High-resolution structure of a retroviral protease folded as a monomer.
Bottom Line: The flap has an unusual curled shape and a different orientation from both the open and closed states known from dimeric retropepsins.The overall fold of the protein follows the retropepsin canon, but the C(α) deviations are large and the active-site 'DTG' loop (here NTG) deviates up to 2.7 Å from the standard conformation.This structure of a monomeric retropepsin determined at high resolution (1.6 Å) provides important extra information for the design of dimerization inhibitors that might be developed as drugs for the treatment of retroviral infections, including AIDS.
Affiliation: Department of Crystallography, Faculty of Chemistry, A. Mickiewicz University, 60-780 Poznan, Poland.Show MeSH
Related in: MedlinePlus
Mentions: The flap of M-PMV PR (residues Ile45–Ser64; Fig. 2 ▶ b) has a peculiar shape. It is not a smooth hairpin with β-type interactions as in other retropepsins, but has a wide conformation with a 310-helical segment (Gln57–Asn59) present in its C-terminal part. The flap folds upon the body of the protein but in a way that is different from the ‘lowered’ flap position over the active site of retropepsin dimers in complex with inhibitors (Fig. 2 ▶ a). The flap arm appears to be much shorter because of the helical insertion and its blunt end. The leading/trailing strands follow the ‘lowered’/‘open’ flap traces of HIV-1 PR. The 310-helix in the trailing strand resembles a helical insertion in the flap of HTLV-1 (human T-cell leukaemia virus type-1) PR (Li et al., 2005 ▶).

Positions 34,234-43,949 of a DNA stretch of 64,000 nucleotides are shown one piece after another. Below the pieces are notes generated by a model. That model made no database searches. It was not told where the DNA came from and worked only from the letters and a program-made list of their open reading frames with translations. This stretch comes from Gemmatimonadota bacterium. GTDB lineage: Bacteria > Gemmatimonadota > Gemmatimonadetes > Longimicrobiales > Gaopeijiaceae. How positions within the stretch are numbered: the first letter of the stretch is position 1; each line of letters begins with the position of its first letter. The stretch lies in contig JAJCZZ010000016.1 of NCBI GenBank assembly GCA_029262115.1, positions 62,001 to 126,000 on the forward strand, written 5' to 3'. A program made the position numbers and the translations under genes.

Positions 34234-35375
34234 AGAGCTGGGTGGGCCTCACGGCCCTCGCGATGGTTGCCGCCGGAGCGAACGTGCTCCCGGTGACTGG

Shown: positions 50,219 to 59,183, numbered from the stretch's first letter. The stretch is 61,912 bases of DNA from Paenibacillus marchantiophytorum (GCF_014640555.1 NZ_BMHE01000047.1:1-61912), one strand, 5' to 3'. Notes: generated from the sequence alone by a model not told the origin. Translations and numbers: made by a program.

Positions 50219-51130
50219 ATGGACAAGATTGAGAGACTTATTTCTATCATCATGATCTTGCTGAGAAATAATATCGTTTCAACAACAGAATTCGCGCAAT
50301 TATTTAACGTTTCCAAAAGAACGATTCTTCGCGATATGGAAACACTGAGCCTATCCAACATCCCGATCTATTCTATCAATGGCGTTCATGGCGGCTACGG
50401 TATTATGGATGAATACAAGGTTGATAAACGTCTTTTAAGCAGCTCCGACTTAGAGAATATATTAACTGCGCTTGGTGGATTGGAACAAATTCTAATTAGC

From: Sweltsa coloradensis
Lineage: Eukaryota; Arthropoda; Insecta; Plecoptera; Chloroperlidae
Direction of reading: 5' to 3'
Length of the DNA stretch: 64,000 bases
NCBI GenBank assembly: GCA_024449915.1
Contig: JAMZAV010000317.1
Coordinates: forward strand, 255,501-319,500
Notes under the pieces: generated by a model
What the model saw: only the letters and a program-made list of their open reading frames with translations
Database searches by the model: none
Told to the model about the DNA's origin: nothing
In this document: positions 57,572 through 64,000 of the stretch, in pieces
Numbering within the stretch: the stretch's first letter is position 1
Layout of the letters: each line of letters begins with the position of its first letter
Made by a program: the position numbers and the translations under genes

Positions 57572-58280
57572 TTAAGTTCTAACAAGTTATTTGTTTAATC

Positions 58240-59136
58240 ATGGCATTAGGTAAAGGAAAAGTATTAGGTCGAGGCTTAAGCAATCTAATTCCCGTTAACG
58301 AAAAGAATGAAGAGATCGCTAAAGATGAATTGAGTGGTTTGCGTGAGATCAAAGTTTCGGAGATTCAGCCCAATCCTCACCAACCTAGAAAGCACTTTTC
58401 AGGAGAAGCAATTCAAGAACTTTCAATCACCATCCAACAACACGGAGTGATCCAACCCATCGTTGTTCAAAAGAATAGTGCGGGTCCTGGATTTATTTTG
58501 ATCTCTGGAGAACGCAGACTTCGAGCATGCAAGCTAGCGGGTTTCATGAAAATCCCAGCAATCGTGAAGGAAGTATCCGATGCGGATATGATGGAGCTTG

Affiliation: Department of Crystallography, Faculty of Chemistry, A. Mickiewicz University, 60-780 Poznan, Poland.